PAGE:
Varroa mites

Varroa mite detection in Townsville

A prevention and control and a surveillance program under the Biosecurity Act 2014 are now in place following the detection of a new incursion of varroa mites (Varroa jacobsoni) on a colony of feral Asian honey bee in Townsville in May 2019.

The 2019 incident is unrelated to an incursion of Asian honey bee infested with varroa mites which was detected in Townsville in 2016. Response activity implemented by Biosecurity Queensland since that time has wiped out that incursion.

A nationally cost-shared eradication and surveillance programs within the Townsville area is being led by Biosecurity Queensland and will continue until 30 April 2021.

The movement of live bees is restricted within the Townsville area. Refer to the Prevention and Control Program (PDF, 967.1KB) and the map of the affected area (PDF, 365.2KB), or read the full surveillance program (PDF, 1.6MB).

Townsville residents are urged to report sightings of suspect Asian honey bees and nests to 13 25 23.

Surveillance programs under the Biosecurity Act 2014 provide for specific measures to confirm the presence or absence or to monitor levels of pests, diseases and weeds (or their known carriers), or to monitor compliance with the legislation in relation to such biosecurity risks.

A prevention and control program allows an authorised officer entry to a place to undertake measures to destroy or eradicate the target pest.

The Prevention and Control Program for varroa mites imposes obligations on an occupier of a place where managed hives are kept. Anyone wanting to move live bees, bee hives, or any other item that may contain live bees out of the Townsville City Council area will need to notify Biosecurity Queensland by email at least 7 days prior to the intended movement.

Anyone moving live bees through the Townsville City Council area, that have originated outside the area, must ensure the bees are packaged and sealed in a manner that prevents the escape of live bees while they transit through the area.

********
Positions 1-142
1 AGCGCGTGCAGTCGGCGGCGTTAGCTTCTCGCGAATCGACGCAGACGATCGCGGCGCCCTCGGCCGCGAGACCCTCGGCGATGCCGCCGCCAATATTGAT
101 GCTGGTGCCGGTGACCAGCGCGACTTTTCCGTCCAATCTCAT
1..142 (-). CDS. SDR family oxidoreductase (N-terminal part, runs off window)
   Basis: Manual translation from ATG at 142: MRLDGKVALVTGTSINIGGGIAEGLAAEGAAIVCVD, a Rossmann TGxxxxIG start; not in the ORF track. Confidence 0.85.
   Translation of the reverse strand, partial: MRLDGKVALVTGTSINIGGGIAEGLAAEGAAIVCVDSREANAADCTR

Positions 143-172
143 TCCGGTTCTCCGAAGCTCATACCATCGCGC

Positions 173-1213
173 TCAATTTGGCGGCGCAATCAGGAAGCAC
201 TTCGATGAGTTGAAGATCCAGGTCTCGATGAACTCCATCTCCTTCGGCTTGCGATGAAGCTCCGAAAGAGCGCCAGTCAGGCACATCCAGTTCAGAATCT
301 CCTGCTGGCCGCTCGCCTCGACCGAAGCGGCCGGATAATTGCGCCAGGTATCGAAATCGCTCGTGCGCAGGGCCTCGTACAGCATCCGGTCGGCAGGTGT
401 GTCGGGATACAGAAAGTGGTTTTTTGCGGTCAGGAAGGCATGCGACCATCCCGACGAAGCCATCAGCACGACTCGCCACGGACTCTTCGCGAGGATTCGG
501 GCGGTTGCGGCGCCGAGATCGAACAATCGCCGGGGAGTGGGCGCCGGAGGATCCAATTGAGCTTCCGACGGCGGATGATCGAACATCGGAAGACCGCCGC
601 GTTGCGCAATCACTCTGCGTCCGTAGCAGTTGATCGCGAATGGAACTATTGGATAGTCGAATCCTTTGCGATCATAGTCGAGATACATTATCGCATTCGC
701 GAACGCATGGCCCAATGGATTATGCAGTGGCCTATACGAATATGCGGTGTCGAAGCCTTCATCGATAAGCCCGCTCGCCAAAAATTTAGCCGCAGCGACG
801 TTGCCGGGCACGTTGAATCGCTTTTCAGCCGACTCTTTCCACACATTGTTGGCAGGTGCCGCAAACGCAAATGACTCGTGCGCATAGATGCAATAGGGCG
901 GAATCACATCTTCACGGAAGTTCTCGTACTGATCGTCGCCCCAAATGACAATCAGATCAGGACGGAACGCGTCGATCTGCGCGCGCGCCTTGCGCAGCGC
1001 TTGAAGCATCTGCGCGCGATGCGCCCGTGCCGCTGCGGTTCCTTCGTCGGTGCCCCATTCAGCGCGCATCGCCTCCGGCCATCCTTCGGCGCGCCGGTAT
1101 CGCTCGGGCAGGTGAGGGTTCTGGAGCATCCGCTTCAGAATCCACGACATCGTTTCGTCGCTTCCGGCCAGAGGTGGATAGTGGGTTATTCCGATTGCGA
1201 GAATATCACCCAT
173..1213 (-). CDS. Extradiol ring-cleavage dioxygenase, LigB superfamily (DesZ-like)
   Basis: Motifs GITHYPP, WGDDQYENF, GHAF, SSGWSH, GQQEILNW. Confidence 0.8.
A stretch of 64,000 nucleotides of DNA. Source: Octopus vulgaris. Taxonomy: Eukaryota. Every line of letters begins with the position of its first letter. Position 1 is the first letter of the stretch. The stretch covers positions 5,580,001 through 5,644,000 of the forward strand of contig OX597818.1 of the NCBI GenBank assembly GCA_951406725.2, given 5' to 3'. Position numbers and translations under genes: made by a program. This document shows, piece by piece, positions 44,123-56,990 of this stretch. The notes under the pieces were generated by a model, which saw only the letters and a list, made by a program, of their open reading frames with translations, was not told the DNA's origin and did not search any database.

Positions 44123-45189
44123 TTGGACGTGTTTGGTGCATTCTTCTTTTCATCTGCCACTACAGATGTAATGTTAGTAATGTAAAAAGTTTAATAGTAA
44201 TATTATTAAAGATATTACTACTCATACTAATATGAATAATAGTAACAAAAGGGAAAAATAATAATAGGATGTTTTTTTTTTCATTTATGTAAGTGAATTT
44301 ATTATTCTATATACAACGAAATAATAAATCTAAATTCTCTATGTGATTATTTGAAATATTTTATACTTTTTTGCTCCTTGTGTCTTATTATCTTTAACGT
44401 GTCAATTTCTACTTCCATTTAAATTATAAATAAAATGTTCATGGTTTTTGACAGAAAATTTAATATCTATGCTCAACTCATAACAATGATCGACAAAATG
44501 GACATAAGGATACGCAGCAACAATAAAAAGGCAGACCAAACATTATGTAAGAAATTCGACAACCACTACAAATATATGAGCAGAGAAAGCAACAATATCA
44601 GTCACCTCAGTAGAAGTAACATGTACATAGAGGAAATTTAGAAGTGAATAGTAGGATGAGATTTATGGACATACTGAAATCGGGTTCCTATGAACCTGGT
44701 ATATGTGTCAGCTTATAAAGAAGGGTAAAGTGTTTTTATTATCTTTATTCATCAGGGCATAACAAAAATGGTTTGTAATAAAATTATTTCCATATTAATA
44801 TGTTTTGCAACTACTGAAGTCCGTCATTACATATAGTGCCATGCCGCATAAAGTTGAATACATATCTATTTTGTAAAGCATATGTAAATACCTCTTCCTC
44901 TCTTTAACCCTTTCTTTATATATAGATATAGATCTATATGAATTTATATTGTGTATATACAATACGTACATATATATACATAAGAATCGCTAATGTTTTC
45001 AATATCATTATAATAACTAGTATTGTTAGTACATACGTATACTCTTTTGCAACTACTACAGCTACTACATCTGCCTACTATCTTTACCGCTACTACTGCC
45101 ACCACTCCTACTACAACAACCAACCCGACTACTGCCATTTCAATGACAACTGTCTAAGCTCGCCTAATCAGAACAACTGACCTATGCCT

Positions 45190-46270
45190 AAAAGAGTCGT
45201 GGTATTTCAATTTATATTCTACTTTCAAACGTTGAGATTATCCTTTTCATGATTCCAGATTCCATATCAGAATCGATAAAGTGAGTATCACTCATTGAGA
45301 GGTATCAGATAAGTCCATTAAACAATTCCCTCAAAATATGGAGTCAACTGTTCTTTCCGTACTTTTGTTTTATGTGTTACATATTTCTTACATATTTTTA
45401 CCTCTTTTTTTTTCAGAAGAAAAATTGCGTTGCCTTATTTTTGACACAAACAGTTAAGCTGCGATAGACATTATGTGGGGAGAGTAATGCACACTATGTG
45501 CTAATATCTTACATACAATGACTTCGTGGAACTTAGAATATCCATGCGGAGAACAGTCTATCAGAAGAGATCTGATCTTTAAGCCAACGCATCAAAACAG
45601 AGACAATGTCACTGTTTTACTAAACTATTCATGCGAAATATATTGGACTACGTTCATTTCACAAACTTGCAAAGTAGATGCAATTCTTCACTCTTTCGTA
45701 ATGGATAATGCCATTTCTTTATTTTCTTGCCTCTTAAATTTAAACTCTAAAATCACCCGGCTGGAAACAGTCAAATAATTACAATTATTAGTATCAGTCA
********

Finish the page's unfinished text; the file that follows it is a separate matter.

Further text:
Beekeepers who conduct their own surveillance on managed hives (sugar shaking, drone uncapping or alcohol washing) should use the managed hive surveillance form (PDF, 649.8KB) to record details of the surveillance conducted, results obtained and details of any samples collected. The form should be returned to BQ along with any samples requiring laboratory analysis, or can be emailed to BQ to advise of test results if there is not a sample requiring analysis.

Staff from the Townsville National Varroa Mite Eradication Program (NVMEP) have been collecting samples of rainbow bee-eater pellets that can be analysed to determine the presence or absence of Asian honey bees within the feeding range of the rainbow bee-eaters. Bee keepers or members of the public that notice evening roosting sites for the rainbow bee-eater are encouraged to report these sites to Biosecurity Queensland by calling 13 25 23. Please ensure an accurate location is recorded and provide a return contact number to assist NVMEP staff in locating these sites.

Beekeepers are encouraged to inspect their hives regularly for signs of varroa mites and other exotic pests, and to report any suspected symptoms to Biosecurity Queensland on 13 25 23.

Additional information on how to prepare for and reduce the risk of exotic and established pests that could have significant impacts on honey bees is available in the bee industry biosecurity plan.

Honey bees and varroa mites

The varroa mite (Varroa destructor and Varroa jacobsoni) is a well-adapted parasite of the Asian honey bee (AHB). AHB have evolved with varroa and so are able to tolerate infestations, however the mite poses a serious risk to Australia’s European honey bee (EHB) population should it spread.

Varroa jacobsoni is currently being eradicated from Australia. No established infestation of Varroa destructor has been recorded in Australia.